As the year comes to a close, ASC leaders are thinking about the year ahead and preparing for potential challenges. Seven leaders told Becker's ASC Review what they anticipate will be the biggest roadblock in 2021.
Note: Responses have been lightly edited for clarity and length.
Suzi Cunningham, administrator at Advanced Ambulatory Surgery Center in Redlands, Ca.: If I had to pinpoint one of my biggest struggles, [it] is dealing with so many “appropriate for outpatient surgery” CPT codes not being on the Medicare ASC Fee schedule. Medicare has got to keep up with the times.
Both patients and surgeons want to have their surgeries performed at a specialty center. There is a much less likelihood of getting an infection, it is a lot less hassle for the patient, and it makes so much sense from a financial aspect. Yet, we are forced to obtain carve-outs, amend contracts, etc. just to be able to provide this care. Waiting year after year for things to change is painful and unnecessary.
Raghu Reddy, chief administrative officer at SurgCenter of Western Maryland in Cumberland, Md.: The biggest roadblocks in 2021 will be the continuation of the pandemic in our area, increased case migration from the hospital to our ASC, space, block time and the logistical requirements to accommodate the case migration beginning of the Medicare hip arthroplasties on Jan. 2, 2021.
We are currently a one [operating room] and three procedure room ASC and are diligently working to remove any roadblocks while navigating the patient and staff safety during this pandemic. One other trend we have observed is the high deductible plans are on the rise. With an already slowed economy in our demographics, it will be challenging to address the loss of case volume due to the shutdowns and patients losing health coverage.
We are prepared to handle these roadblocks with team effort and crisp execution daily. It becomes a bit easier when we get additional resources and support from our hospital partner, UPMC Western Maryland Health System.
Deb Goodman, co-administrator at APAC Surgery Center in Crown Point, Ind.: The biggest roadblock? The pandemic — having healthy staff and physicians, trying to get the vaccine, healthy patient population, supply chain (personal protective equipment is first), but all supplies are getting hard to get. We are an independent center, with no hospital affiliation.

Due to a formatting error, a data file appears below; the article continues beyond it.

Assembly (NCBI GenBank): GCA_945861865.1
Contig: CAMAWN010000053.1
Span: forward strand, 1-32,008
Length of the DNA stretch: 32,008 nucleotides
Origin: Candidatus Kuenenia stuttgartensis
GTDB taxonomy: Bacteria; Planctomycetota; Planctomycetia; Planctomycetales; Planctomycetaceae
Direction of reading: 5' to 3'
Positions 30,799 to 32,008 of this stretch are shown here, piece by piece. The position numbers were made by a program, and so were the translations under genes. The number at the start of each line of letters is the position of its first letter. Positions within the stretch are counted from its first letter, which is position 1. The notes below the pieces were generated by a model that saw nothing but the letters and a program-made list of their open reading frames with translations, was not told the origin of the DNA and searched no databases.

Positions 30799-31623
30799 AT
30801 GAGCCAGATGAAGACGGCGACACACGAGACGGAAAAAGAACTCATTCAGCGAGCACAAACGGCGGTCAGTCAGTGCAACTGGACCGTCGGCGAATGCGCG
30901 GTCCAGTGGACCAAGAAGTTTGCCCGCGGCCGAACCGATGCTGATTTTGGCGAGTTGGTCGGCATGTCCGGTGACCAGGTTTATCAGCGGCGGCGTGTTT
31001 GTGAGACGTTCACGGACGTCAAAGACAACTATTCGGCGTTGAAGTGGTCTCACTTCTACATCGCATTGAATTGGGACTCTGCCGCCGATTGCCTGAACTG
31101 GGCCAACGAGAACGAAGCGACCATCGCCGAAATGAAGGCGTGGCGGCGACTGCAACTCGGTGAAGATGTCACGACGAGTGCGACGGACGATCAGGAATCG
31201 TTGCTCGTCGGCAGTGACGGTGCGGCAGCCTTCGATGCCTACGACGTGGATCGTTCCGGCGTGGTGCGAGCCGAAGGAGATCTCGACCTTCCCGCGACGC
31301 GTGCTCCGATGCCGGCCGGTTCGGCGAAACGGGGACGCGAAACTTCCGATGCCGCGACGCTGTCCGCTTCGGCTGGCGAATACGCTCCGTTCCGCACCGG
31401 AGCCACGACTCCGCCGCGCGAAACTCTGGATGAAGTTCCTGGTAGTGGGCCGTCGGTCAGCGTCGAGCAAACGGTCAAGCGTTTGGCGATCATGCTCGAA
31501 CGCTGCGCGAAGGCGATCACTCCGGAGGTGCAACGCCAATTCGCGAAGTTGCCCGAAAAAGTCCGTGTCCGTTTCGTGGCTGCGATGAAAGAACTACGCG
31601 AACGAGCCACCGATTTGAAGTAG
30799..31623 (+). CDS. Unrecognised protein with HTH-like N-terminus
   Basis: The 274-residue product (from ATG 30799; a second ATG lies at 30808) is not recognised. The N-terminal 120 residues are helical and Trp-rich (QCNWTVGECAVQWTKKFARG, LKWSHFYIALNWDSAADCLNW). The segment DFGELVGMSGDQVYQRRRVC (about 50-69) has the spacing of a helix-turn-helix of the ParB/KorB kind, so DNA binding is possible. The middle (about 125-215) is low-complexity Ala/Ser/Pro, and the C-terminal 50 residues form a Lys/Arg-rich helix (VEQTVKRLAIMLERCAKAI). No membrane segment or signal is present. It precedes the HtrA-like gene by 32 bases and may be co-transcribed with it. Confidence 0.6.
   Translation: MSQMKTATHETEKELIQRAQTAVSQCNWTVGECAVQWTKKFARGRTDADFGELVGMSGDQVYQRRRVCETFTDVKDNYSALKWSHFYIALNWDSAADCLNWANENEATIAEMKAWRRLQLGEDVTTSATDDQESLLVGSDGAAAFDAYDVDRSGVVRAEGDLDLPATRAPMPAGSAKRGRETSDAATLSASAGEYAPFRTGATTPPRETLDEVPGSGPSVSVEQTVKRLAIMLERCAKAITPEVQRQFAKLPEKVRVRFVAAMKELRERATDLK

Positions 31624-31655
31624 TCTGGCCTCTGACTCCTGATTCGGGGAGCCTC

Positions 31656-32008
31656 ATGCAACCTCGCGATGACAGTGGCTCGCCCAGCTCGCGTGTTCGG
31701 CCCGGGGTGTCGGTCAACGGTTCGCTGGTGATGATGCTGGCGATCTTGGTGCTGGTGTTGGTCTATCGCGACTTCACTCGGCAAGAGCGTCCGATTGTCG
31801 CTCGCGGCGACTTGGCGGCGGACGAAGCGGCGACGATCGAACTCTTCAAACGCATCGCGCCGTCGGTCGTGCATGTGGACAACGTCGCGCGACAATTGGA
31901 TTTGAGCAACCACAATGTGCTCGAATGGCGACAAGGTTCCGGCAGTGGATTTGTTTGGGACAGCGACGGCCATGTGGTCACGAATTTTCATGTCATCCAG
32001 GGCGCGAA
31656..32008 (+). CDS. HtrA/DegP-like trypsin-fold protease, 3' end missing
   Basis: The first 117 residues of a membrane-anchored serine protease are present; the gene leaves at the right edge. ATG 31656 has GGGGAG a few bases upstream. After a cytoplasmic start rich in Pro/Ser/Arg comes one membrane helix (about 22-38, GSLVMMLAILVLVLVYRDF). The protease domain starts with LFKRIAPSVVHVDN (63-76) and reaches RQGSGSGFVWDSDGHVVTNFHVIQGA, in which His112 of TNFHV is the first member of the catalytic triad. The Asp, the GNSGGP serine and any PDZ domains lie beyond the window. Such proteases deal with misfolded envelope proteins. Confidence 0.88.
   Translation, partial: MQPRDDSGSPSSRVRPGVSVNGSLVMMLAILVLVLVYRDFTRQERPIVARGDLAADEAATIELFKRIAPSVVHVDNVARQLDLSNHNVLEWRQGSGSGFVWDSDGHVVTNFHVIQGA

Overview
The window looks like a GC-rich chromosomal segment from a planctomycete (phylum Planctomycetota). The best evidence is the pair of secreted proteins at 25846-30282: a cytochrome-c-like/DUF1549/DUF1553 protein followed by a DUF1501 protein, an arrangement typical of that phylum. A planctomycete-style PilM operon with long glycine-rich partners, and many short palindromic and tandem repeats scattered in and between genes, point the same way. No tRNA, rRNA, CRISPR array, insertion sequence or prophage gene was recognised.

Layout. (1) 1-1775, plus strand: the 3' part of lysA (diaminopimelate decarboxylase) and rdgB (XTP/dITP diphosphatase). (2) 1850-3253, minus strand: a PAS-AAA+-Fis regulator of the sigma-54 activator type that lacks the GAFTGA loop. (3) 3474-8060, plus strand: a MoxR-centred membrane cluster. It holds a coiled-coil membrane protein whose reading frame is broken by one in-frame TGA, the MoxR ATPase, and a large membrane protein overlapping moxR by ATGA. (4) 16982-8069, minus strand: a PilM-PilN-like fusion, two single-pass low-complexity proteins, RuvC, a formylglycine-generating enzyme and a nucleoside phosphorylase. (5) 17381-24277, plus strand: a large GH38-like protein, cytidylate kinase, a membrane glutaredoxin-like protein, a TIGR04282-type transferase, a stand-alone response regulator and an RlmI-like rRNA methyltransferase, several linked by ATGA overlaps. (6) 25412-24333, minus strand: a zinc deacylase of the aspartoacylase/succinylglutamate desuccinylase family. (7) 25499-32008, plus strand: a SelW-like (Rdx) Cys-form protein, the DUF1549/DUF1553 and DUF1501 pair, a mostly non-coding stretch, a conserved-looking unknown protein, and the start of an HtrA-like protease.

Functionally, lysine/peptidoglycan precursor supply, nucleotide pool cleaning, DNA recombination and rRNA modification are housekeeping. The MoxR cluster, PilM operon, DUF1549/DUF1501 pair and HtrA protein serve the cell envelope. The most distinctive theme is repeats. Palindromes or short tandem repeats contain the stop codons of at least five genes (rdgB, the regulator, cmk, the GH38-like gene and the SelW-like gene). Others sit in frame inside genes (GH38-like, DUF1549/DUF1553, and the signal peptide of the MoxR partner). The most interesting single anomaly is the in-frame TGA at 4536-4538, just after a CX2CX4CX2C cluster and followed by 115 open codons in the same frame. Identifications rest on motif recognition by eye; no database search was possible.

Georgianne Maxwell, administrator at Salem ASC in Salem, N.J.: Our biggest challenge as an ASC in 2021 will be lobbying our state government to keep outpatient services open and running throughout mandatory COVID-19 shutdowns.
Patients who are receiving outpatient services are not occupying inpatient facilities, are not taxing the inpatient healthcare system, and in most cases – [centers] keep people healthier by providing necessary care. Delaying care in these vital areas of medicine only promotes a sicker population of elderly patients to care for.
Staffing shortages in the hardest hit COVID-19 areas would be the only viable reason for shutting down outpatient services — to redirect staffing — however, outpatient medical staff generally do not fill the inpatient staffing void. Most outpatient medical staff workers are in the lower paying realm because of quality of life reasons, and generally cannot fill the inpatient void.
Deborah Herdman, administrator at Paragon Surgical Center in St. Thomas, U.S. Virgin Islands: We anticipate our biggest issue will still be dealing with the pandemic or the aftermath, which has resulted in many long delays in getting routine supplies and equipment. It has been quite a challenge for us to get some of our vendors to send supplies or to travel to the Virgin Islands to provide services, products and equipment. As the pandemic abates there will be much "catching up" to do for most of us, and since we are not a major client we may not be at the top of the "lists" even though we have an abundance of patients waiting for care.
Robert Lerma, administrator at Blue Springs Surgery Center in Orange City, Fla.: The biggest roadblock I believe is the economy – specifically the closing of small businesses. As some politicians seem to have a fervor for business shutdowns and using the COVID-19 pandemic as a reason, there will be thoughtful decisions made by patients to postpone needed elective medical procedures.
Joe Peluso, administrator at Aestique Surgery Center in Greensburg, Pa.: I am persuaded that balancing site-of-service reimbursement models with buy-in from patients for more complex procedures safely performed in an ASC, and working with independent physicians to provide resources to support their surgical practices will be our biggest challenges in 2021 along with pandemic fatigue.